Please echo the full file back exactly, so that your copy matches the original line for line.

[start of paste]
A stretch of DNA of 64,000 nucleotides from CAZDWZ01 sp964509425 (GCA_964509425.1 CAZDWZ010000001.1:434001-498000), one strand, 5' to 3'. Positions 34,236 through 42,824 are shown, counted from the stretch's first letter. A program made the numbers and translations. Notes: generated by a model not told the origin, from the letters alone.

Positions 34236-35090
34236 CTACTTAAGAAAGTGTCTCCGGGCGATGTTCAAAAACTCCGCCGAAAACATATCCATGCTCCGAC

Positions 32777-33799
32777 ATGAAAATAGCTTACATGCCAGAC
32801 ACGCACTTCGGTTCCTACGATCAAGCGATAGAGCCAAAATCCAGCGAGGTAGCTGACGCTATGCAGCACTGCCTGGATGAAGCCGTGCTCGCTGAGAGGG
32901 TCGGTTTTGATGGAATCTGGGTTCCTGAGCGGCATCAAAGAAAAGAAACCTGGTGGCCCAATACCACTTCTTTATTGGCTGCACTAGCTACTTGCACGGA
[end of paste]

A stretch of DNA of 64,000 nucleotides from CAZDWZ01 sp964509425 (GCA_964509425.1 CAZDWZ010000001.1:434001-498000), one strand, 5' to 3'. Positions 34,236 through 42,824 are shown, counted from the stretch's first letter. A program made the numbers and translations. Notes: generated by a model not told the origin, from the letters alone.

Positions 34236-35090
34236 CTACTTAAGAAAGTGTCTCCGGGCGATGTTCAAAAACTCCGCCGAAAACATATCCATGCTCCGAC

Positions 32777-33799
32777 ATGAAAATAGCTTACATGCCAGAC
32801 ACGCACTTCGGTTCCTACGATCAAGCGATAGAGCCAAAATCCAGCGAGGTAGCTGACGCTATGCAGCACTGCCTGGATGAAGCCGTGCTCGCTGAGAGGG
32901 TCGGTTTTGATGGAATCTGGGTTCCTGAGCGGCATCAAAGAAAAGAAACCTGGTGGCCCAATACCACTTCTTTATTGGCTGCACTAGCTACTTGCACGGA